The Borzoi, a graceful, elegant Sight Hound, known as the Russian Wolfhound before 1936.
In Russia , borzoi is a general term for sight hounds, with the Tasy, Taigan, South Russian Steppe Hound and Chortai, all being classified as borzois.
The Borzoi was developed by the Russian aristocracy to protect its Russian masters from wolves and to hunt them, often in packs of more than a hundred dogs. The dogs would grab their prey behind the ears, and hold it to the ground.The size, speed, strength and symmetry of this breed made it a superb hunter.
This breed is probably descended from the Saluki, Greyhound and a lean variety of Russian sheepdog.
The first Borzoi was brought to the U.S. from England in 1889; today the breed is prized for its beauty and talent in the show ring, as well as its skill in lure coursing.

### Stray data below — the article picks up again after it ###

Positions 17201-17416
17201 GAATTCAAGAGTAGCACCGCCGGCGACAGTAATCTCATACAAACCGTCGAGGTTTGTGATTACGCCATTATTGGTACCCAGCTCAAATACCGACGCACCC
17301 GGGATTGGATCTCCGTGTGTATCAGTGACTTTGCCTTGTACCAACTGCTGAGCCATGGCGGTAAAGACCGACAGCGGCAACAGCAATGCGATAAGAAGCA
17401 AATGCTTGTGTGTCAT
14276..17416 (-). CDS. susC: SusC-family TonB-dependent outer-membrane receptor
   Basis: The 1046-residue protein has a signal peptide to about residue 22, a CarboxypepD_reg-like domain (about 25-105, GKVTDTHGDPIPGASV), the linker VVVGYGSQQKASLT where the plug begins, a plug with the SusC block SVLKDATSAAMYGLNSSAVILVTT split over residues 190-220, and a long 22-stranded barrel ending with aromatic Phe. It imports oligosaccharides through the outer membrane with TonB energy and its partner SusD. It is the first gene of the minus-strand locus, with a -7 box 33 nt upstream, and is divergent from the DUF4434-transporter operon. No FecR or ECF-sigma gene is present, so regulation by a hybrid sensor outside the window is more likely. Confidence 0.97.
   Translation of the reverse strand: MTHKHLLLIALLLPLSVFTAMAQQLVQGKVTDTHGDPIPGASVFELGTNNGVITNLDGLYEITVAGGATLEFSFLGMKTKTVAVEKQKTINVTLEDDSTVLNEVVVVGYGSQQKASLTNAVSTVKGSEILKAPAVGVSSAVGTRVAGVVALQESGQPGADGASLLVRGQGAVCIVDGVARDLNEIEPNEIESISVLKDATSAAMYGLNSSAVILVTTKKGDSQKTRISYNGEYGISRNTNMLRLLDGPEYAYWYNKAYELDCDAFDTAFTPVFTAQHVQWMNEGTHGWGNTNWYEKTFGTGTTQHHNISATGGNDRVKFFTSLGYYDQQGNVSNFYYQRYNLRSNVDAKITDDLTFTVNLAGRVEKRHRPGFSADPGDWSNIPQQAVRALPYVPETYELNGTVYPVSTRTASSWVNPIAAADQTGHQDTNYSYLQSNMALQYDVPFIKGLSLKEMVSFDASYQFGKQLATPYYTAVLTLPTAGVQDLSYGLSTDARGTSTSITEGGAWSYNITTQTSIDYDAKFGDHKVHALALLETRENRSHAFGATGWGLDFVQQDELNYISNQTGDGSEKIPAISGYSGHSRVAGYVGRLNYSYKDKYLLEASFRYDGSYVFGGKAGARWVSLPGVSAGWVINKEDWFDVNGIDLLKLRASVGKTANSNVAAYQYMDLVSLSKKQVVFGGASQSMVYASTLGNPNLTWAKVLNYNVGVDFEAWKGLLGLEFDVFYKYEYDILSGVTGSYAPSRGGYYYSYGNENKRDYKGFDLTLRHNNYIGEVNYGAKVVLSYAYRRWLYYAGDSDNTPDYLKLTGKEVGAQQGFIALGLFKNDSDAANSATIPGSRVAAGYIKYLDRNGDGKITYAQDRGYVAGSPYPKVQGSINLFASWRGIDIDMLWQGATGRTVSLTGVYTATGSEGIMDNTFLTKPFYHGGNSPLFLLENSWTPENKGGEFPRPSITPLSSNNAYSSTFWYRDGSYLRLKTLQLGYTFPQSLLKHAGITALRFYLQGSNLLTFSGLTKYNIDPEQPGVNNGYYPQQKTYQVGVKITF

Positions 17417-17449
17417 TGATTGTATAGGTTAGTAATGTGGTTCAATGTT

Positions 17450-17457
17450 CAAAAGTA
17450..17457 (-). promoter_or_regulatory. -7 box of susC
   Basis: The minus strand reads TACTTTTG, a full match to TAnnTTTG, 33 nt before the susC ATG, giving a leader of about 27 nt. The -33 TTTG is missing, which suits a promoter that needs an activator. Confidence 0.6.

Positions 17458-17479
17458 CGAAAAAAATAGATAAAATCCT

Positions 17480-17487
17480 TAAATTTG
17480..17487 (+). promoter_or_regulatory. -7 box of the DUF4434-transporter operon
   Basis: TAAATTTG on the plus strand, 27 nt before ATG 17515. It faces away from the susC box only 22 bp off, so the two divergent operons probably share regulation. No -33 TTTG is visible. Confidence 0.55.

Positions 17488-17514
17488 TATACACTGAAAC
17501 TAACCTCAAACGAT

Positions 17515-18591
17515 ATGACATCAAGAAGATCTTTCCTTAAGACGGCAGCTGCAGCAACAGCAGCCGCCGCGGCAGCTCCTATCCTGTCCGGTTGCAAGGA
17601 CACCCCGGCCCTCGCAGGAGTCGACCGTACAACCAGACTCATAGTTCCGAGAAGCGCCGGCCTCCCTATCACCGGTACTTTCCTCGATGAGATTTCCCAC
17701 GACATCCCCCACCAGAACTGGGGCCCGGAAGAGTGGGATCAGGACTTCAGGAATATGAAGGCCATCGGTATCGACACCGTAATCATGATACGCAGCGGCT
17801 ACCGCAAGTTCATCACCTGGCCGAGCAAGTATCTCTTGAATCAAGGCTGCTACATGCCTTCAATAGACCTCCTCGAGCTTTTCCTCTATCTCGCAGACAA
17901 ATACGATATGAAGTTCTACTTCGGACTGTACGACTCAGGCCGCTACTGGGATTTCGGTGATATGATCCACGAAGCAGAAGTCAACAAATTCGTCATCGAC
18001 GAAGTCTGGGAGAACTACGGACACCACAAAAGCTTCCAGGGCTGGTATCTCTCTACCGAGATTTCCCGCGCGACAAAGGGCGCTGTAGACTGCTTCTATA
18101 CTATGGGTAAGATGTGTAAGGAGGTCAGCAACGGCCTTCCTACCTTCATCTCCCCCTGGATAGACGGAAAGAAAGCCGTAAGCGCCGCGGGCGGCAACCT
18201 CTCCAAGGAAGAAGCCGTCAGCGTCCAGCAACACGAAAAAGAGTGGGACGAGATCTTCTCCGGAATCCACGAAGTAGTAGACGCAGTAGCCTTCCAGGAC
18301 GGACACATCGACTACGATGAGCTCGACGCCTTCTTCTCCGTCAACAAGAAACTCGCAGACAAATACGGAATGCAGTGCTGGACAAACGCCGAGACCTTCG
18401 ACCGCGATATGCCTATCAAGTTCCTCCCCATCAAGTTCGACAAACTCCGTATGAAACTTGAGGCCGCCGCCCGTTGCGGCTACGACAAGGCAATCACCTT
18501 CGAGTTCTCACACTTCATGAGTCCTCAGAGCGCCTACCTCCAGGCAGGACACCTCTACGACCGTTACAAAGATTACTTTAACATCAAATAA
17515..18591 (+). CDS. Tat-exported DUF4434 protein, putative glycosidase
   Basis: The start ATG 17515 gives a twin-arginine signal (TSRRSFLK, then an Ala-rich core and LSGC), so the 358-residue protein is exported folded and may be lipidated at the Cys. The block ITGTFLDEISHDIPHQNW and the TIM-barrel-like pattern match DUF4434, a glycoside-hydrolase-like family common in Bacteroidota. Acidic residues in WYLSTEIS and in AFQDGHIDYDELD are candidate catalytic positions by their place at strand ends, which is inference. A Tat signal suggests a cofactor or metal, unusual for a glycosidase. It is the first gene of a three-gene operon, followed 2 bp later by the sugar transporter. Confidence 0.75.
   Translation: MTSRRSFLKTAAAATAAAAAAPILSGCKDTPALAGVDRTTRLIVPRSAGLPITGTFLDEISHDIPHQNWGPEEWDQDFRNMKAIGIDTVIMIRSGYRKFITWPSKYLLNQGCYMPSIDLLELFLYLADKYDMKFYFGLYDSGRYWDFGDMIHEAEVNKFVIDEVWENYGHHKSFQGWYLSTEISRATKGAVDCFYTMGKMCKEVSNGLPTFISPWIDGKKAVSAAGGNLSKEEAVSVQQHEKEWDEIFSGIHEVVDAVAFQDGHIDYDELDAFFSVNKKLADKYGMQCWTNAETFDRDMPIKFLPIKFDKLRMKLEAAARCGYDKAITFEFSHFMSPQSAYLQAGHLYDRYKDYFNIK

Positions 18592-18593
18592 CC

For almost a century, the breed has been bred outside Russia only for companionship; losing its interest for hunting, it has become a gentle companion for people of all ages.
Large; Females: 26 to 30 inches, 65 to 85 pounds; Males: 28 to 33 inches, 85 to 105 pounds.
Any color, with or without markings.
Affectionate with family; reserved with strangers; sensitive, well mannered, intelligent; strong chase instinct.
Active owner with fenced yard.
Daily exercise (leashed walk and a sprint in a good secured area), socialization, patient and consistent obedience training, regular brushing and bathing.
10 to 12 years.